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IMMOBILIZE A SUSPECTED SPINAL INJURY

Identify proper procedures for immobilizing a suspected spinal injury

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Lesson 10
IMMOBILIZE A SUSPECTED
SPINAL INJURY

INTRODUCTION

The spinal column of the neck and back surrounds and protects the nerves of the spinal cord. If the spinal cord is cut, the muscles and sensations controlled by the portion of the spinal cord below the cut will not function. Always check a casualty who may have fallen or been hit in the back for spinal injury. If the casualty has suffered a severe head injury, assume the casualty also has spinal damage.

IMMOBILIZE A SUSPECTED
SPINAL INJURY

TASK

Identify proper procedures for immobilizing a suspected spinal injury.

CONDITION

Given multiple-choice items pertaining to spinal injuries.

STANDARD

Score 70 or more points on the 100-point written examination

IDENTIFY SIGNS AND SYMPTOMS OF A
FRACTURED SPINE

Pain or tenderness of the neck or back.

Cut or bruise on the neck or back.

Inability to move part of the body (paralysis), especially the legs.

Lack of feeling in a body part.

Touch the casualty's arms and legs and ask if he feels your hand.

Loss of bladder and/or bowel control.

Weak respiration.

Head or back in an unusual position.

MOVE A CASUALTY WITH A SUSPECTED
SPINAL INJURY, IF NECESSARY

Do not move a casualty with a suspected spinal injury unless it is necessary to save his life, such as moving the casualty from a burning building or away from enemy fire or positioning a nonbreathing casualty to perform mouth-to-mouth resuscitation.

Use a four-man arms carry to move the casualty to a place of safety.

One soldier (usually the combat lifesaver) kneels at the casualty's head and places his hands on both sides of the casualty's head. This bearer keeps movement of the casualty's head and neck to a minimum when the casualty is moved.

MOVE A CASUALTY WITH A SUSPECTED
SPINAL INJURY, IF NECESSARY

The second soldier kneels at the casualty's chest and slips his arms under the casualty's shoulders and waist.

The third soldier kneels next to the second soldier and slips his arms under the soldier's hips and thighs.

The fourth soldier kneels next to the third soldier and slips his arms under the soldier's legs (or knees) and ankles.

MOVE A CASUALTY WITH A SUSPECTED
SPINAL INJURY, IF NECESSARY

On the command, "Lift," from the leader, all soldiers rise to their knees in unison, keeping the casualty's head and spine in straight alignment.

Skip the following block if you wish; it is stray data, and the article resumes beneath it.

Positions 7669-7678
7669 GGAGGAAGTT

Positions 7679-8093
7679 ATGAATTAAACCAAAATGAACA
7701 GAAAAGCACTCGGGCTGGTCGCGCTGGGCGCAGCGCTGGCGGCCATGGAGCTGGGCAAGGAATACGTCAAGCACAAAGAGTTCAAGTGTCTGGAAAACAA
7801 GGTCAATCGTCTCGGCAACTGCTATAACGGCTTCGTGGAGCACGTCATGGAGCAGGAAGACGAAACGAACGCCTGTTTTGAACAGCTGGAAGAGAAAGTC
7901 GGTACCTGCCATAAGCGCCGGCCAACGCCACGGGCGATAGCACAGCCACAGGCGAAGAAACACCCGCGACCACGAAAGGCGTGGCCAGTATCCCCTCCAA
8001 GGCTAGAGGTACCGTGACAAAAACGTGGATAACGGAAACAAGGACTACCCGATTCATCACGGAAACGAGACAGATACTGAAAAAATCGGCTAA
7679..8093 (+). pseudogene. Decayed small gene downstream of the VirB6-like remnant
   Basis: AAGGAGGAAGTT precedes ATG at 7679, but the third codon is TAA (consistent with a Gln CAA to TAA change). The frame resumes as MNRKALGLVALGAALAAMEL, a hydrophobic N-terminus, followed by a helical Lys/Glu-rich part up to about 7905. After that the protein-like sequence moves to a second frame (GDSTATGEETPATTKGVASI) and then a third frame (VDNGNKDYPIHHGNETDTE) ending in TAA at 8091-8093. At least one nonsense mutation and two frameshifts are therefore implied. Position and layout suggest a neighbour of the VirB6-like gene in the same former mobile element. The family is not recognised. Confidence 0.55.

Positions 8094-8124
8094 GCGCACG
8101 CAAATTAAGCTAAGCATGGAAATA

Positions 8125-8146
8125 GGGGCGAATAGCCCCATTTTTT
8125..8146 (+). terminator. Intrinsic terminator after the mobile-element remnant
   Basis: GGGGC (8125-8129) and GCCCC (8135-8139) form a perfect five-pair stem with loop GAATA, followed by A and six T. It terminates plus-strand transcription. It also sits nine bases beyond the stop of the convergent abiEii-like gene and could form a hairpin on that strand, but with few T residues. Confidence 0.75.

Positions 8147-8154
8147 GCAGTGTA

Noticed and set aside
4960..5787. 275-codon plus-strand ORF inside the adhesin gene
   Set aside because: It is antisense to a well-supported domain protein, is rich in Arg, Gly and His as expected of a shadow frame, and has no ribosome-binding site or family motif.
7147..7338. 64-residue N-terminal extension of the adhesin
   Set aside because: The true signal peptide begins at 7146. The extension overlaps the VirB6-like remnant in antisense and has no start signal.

If a spine board is available or one can be improvised from a door or board, the casualty should be lowered onto the spine board and secured to the spine board. The casualty should then be lifted and moved to a safe location.

On the command, "Turn," from the leader, the soldiers gently turn the casualty toward their chests as the leader gently turns the casualty's head to maintain spinal alignment.

MOVE A CASUALTY WITH A SUSPECTED
SPINAL INJURY, IF NECESSARY

On the command, "Rise," from the leader, the soldiers stand in unison, maintaining alignment of the head and spine. The casualty is then carried out of danger.

When a safe location is reached, the soldiers gently lower the casualty onto a flat surface by reversing the lifting procedures and fully immobilize the casualty as described in the following learning event.

IMMOBILIZE THE CASUALTY'S SPINE

Do not attempt to straighten the casualty's neck or back if it is in an abnormal position.

Tell the casualty to keep still and avoid unnecessary movement.

Send someone to get medical help.

If the casualty is lying on his stomach, keep him from moving until medical help arrives.

If the casualty is lying on his back, use padding to help immobilize his back, neck, and head as described below.

IMMOBILIZE THE CASUALTY'S SPINE

Roll or fold a blanket or similar padding to conform with the normal shape of the arch of the back. Carefully slide the padding under the arch of his back.

Slide a roll of cloth under the casualty's neck to help support and immobilize his neck.

Place padded rocks, small padded logs, or filled boots on each side of the casualty's head to keep it from moving. To use boots:

IMMOBILIZE THE CASUALTY'S SPINE

Remove the casualty's boots. Do not remove the casualty's boots if in a chemical environment.

Fill each boot almost to the top with sand or small rocks.

Place material (strip of clothing, sock, etc.) on top of the sand or rocks to keep the sand or rocks from falling out.

Tie the top of each boot to keep the material from coming out.

Place the boots around the casualty's head so that the head will not turn.

IMMOBILIZE A SUSPECTED
SPINAL INJURY

CLOSING

A casualty with a suspected neck or spinal fracture should be moved by medical personnel whenever possible. If you must move the casualty to save his life, keep the movement of his back and neck to a minimum. This lesson is tested on the written examination.

Questions